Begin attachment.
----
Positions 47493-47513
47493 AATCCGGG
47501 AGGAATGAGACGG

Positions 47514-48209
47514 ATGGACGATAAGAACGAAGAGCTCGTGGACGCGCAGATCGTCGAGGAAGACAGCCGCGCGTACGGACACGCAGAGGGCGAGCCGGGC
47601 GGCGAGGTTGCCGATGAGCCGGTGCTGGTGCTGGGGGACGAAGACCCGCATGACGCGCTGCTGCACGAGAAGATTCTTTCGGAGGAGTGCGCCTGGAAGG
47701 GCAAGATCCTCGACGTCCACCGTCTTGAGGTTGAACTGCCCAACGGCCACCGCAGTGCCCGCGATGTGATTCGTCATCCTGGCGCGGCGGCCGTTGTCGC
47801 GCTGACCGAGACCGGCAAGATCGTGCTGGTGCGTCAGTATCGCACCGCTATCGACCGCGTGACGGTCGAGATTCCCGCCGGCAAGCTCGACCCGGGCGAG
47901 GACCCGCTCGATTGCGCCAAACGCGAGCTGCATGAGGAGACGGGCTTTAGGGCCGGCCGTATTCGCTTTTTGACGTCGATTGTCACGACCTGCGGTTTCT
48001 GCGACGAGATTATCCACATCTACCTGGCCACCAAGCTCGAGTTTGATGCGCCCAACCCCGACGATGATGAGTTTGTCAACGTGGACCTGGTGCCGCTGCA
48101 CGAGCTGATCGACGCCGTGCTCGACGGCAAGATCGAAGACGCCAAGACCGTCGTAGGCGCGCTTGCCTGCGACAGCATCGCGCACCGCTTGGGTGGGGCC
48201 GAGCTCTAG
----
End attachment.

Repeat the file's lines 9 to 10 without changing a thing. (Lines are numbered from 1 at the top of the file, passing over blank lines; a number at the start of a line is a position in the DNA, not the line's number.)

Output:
47901 GACCCGCTCGATTGCGCCAAACGCGAGCTGCATGAGGAGACGGGCTTTAGGGCCGGCCGTATTCGCTTTTTGACGTCGATTGTCACGACCTGCGGTTTCT
48001 GCGACGAGATTATCCACATCTACCTGGCCACCAAGCTCGAGTTTGATGCGCCCAACCCCGACGATGATGAGTTTGTCAACGTGGACCTGGTGCCGCTGCA